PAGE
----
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interviewer: i imagine it was probably good to see a friendly face when they came in. katherine: another funny story. the first thing we did was bathe them, and i was bathing a young -- he was black, young soldier. and he looked up at my name tag and he said "west-more-land." and he said, "are you any relation to the general?" i said, yes, i'm his wife. he said, "you know, ma'am, i always wondered what general's -- generals' wives did when they were overseas." [laughter]
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well, i'm bathing you. interviewer: that must've been quite an experience for you, being over there. katherine: it was. it made me feel more useful. interviewer: i'm sure your husband appreciated it as well. katherine: i don't know if he did or not. [laughter] interviewer: so you really did not spend a whole lot of time on the home front, did you? you were constantly back-and-forth. the philippines and hawaii. katherine: yes. interviewer: so what sense did you get of the divisiveness within the nation at that point? katherine: well, you see we did not have television particularly in the philippines, and i guess we realized in hawaii some, but
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when we got to the philippines, you just had the army times and we really did not have television, and i guess we did not know it was so bad. interviewer: you were insulated. katherine: yes. interviewer: shortly after your husband returned from vietnam -- your brother, the lt. colonel, commander of the 47th infantry regiment, was killed on -- katherine: july 4. interviewer: july 4, 1968, when his helicopter was shot down in the mekong delta. tell me about how you learned about his death. katherine: oh. well, i had not seen my parents in -- gosh. four years.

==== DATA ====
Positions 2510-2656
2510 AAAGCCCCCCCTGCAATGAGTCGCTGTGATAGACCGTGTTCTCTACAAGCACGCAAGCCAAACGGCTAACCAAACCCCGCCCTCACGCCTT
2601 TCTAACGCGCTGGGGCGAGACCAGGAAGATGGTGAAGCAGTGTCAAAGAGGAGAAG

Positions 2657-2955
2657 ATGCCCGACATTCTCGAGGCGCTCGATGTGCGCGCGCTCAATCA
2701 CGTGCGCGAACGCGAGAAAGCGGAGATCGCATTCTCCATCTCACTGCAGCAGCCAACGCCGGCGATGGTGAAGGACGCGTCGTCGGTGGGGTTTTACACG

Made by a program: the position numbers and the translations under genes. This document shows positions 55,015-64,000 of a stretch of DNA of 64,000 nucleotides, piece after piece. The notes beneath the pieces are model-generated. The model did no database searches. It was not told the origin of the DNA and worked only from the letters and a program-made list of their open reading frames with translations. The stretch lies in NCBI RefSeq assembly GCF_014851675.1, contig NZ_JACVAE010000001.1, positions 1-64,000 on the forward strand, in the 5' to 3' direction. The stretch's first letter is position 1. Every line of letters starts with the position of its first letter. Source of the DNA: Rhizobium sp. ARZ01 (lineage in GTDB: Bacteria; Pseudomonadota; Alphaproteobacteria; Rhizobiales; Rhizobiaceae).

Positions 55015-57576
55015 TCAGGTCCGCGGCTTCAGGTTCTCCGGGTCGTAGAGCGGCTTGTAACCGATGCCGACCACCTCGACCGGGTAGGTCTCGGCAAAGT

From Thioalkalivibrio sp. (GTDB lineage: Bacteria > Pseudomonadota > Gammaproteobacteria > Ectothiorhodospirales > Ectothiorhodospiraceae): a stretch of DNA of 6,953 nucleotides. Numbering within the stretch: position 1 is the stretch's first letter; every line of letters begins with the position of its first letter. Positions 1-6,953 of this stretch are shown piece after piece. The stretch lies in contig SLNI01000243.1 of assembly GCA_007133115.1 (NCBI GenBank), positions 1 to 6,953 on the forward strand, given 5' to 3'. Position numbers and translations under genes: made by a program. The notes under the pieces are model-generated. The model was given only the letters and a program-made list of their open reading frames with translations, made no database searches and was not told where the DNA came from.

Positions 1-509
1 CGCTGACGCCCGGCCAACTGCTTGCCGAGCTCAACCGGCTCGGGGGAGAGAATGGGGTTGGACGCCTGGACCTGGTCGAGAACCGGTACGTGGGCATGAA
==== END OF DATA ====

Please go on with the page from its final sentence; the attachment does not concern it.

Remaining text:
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and -- oh, this was an awful time. interviewer: i'm sure. katherine: that was almost the first thing that came over west's desk. as chief of staff. so, he had to wait until they acknowledged it, and then my older brother, who was class of '46, he was in washington. so, we flew down to fayetteville, where my parents were, and of course i had not seen my mother in, i guess, three or four years. and she was so happy to see me, and then i just shook my head --
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interviewer: she did not know yet until you got there. that must've been difficult. katherine: well, and we drove around fayetteville because carolyn, my brother's wife lived there, and i didn't know where she lived, and my brother didn't either. we just had an idea. i said to van, we've got to tell his wife before we tell our parents. it seemed like the right thing to do. and we couldn't find her. it turned out she was not there. she was in blacksburg, virginia. but my mother was, you know, so happy. and i remember, i just shook my head. interviewer: it must have been rough. katherine: it was.